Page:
Naturally you put yourself into stories. Sometimes they are all over in a moment’s thought. You attend elegant parties in black and pearls, black pearls, while the black city glitters below, outside large plate glass windows. There was once a pair of earrings for sale in the Metropolitan Museum of Art catalog, one black drop pearl and one white drop pearl, modeled on a pair worn by a Rubens Venus. You imagine wearing them, and someone complimenting you on them. You say arch things to prominent men, preside over meetings and deliver charming, mannerly rebukes to rising politicians. You have reason and income to see Paris, Rome, Jerusalem. Somehow good things, perhaps including a good man, come to you in mysterious compliment to your youth, as they seem to do to other women. You leap one night, overnight, into a world of Titans, and there is no point making any real plans until that happens and you know where you are.

Until you know where you are. Elizabeth works at the same company as our maiden great-aunt of sixty years ago, who also had her own house full of pretty things. One day I stopped in the middle of dishwashing to realize that my grandmother also married a mechanic whom she met at a church social, and had four children. Are women – and men – allowed their own lives, or do two or three patterns only exist, and taking up a pattern is part of the dignity of human experience? Then what of the noble women in the Lifestyles section? Perhaps they do know something different. Elizabeth’s friend Jane has a child with a hole in his heart. Thanks to several babyhood surgeries he has survived to the age of nine (but wait, it’s been years since I’ve seen her – he’s fourteen, no, nineteen), but Jane lives every day with the knowledge that he might have a heart attack at any moment. She and her husband vacation in Mexico every year.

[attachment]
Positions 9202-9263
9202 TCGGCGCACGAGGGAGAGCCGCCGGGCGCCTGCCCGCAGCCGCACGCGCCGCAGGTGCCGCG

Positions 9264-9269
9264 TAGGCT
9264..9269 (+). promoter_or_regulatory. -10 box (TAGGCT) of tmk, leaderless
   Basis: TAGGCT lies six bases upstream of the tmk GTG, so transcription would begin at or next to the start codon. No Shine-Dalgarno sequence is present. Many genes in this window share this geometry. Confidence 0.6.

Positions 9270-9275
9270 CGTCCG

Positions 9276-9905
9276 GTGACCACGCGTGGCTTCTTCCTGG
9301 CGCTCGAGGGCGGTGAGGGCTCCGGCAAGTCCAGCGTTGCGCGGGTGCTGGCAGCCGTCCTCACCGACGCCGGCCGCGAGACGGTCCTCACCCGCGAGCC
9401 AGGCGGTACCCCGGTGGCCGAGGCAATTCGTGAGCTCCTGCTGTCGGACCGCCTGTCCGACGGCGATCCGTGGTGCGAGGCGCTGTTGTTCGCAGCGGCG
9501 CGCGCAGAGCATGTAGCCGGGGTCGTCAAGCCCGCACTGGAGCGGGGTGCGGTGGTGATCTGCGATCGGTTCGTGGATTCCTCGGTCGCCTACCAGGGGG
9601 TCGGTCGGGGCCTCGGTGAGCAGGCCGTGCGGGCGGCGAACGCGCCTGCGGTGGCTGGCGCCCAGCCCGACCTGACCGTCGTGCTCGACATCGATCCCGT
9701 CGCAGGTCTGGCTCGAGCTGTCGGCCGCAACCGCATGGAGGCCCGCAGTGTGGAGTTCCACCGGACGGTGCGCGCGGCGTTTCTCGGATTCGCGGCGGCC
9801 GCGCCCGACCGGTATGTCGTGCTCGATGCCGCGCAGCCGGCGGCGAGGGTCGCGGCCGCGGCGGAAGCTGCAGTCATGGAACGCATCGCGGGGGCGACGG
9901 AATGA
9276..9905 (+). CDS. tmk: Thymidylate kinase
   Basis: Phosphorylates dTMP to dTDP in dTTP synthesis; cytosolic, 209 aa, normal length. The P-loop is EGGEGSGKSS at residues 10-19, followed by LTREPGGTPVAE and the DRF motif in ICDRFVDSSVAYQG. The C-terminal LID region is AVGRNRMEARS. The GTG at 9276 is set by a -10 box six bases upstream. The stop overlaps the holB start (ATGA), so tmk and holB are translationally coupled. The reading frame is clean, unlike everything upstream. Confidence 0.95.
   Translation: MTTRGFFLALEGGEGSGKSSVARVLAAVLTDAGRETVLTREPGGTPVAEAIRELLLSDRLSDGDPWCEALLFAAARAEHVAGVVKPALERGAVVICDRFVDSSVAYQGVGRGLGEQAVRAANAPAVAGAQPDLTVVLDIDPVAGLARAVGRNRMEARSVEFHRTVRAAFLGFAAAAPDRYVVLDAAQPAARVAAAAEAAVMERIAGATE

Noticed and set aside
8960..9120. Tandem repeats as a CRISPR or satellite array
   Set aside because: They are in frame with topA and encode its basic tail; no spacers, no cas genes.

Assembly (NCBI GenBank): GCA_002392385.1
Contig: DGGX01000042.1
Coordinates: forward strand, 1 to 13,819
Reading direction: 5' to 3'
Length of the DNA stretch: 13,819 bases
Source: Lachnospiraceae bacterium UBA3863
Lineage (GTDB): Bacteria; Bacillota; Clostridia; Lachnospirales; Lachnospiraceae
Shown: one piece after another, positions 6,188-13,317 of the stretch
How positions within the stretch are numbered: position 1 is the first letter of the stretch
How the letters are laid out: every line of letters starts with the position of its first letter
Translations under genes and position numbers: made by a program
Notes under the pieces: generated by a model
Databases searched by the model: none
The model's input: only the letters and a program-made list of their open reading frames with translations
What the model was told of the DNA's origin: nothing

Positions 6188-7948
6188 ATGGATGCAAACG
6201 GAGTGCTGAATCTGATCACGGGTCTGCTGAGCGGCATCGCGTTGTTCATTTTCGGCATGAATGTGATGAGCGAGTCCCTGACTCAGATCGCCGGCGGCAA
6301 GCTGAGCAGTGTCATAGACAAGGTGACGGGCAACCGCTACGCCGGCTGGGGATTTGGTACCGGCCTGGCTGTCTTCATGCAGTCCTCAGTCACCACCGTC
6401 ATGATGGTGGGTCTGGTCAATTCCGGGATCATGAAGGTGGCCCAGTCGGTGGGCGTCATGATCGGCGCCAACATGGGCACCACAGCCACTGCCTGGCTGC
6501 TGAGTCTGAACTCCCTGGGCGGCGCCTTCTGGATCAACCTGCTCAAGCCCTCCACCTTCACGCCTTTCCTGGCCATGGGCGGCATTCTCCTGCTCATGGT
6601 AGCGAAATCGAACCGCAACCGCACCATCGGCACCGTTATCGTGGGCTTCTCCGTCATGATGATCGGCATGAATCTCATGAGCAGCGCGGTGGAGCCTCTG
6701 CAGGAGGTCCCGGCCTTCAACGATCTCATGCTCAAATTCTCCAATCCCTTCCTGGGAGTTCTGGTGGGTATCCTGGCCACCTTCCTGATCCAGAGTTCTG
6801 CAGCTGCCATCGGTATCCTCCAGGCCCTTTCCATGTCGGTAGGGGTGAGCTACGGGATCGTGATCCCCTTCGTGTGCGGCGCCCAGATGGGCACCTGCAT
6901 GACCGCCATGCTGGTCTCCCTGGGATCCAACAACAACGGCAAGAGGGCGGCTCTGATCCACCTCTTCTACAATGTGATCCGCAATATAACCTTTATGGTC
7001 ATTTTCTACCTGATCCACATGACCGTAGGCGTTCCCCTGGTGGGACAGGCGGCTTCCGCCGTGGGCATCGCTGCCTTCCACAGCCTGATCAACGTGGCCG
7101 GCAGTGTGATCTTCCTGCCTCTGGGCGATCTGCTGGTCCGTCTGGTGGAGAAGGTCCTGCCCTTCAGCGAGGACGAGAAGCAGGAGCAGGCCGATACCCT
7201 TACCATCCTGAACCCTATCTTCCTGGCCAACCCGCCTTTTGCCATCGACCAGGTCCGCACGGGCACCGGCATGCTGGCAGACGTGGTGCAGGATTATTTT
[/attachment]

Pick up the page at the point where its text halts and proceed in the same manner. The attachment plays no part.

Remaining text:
If I could I’d call in the devil.
"Elizabeth" would give, not her soul, but her bodily favors to the handsome devil in exchange for the right to meet historic ghosts and eat fine meals and see beautiful jewels in compensation for the unbidden dullness of her "narrow, deep little life." She would talk with all her favorite medieval queens, and eat a clambake right in her own living room amid roils of steam, and have beautiful furniture of cherrywood inlaid with tiny hand-painted Italian tiles. She would wear oxblood-velvet gowns and green capes with yellow silk lining and have pots upon pots of yellow roses and bird of paradise in her bedroom every day. And the devil would appear dressed in evening clothes, a burly, graying figure, clean-shaven with warm brown eyes and heavy arched brows. He would appear suddenly, an immense rush of black. His beautiful voice would lie full and high in the back of his throat, sounding like liquor poured in a glass.

In the midst of all this, really, my sister’s company offered her a temporary position in Paris. She accepted it, thrilled. Perky, virginal Elizabeth was thrilled to go. I was terrified for her, but was busy anyway with a fifth baby.